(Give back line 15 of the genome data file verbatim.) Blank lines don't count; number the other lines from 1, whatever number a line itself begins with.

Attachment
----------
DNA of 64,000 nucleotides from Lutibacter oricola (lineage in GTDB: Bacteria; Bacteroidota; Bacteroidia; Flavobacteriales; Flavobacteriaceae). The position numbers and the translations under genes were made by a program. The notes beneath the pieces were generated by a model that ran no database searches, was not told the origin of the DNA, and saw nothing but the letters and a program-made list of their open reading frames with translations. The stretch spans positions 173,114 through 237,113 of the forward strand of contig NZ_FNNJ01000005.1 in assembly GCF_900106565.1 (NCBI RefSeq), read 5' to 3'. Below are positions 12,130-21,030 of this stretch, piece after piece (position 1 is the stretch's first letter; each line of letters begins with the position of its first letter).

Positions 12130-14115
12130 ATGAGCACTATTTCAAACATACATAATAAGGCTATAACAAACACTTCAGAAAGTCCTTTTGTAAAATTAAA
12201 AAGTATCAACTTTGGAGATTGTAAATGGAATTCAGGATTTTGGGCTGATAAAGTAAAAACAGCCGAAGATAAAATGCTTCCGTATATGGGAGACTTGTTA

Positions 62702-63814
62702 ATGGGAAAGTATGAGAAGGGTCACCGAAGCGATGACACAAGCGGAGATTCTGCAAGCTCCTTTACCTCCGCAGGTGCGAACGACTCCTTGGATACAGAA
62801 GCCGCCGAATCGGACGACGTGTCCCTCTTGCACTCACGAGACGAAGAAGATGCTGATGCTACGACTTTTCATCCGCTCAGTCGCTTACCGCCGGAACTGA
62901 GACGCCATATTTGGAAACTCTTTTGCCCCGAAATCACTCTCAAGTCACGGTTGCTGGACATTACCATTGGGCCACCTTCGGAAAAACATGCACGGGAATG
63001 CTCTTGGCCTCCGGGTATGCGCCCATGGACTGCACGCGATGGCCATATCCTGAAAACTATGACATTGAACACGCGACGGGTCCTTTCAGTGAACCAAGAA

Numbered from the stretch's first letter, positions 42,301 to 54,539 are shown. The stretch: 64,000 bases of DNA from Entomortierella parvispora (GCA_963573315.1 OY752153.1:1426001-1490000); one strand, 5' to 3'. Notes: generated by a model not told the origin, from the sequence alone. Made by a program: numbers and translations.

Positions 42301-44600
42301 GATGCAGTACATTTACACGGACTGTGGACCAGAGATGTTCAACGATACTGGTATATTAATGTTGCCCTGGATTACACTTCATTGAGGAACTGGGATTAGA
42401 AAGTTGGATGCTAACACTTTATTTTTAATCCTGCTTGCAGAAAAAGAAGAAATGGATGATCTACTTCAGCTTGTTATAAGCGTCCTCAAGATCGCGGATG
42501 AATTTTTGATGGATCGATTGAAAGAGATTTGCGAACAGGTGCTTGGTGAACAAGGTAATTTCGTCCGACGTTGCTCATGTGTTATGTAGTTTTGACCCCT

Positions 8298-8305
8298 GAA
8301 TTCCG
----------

Positions 8298-8305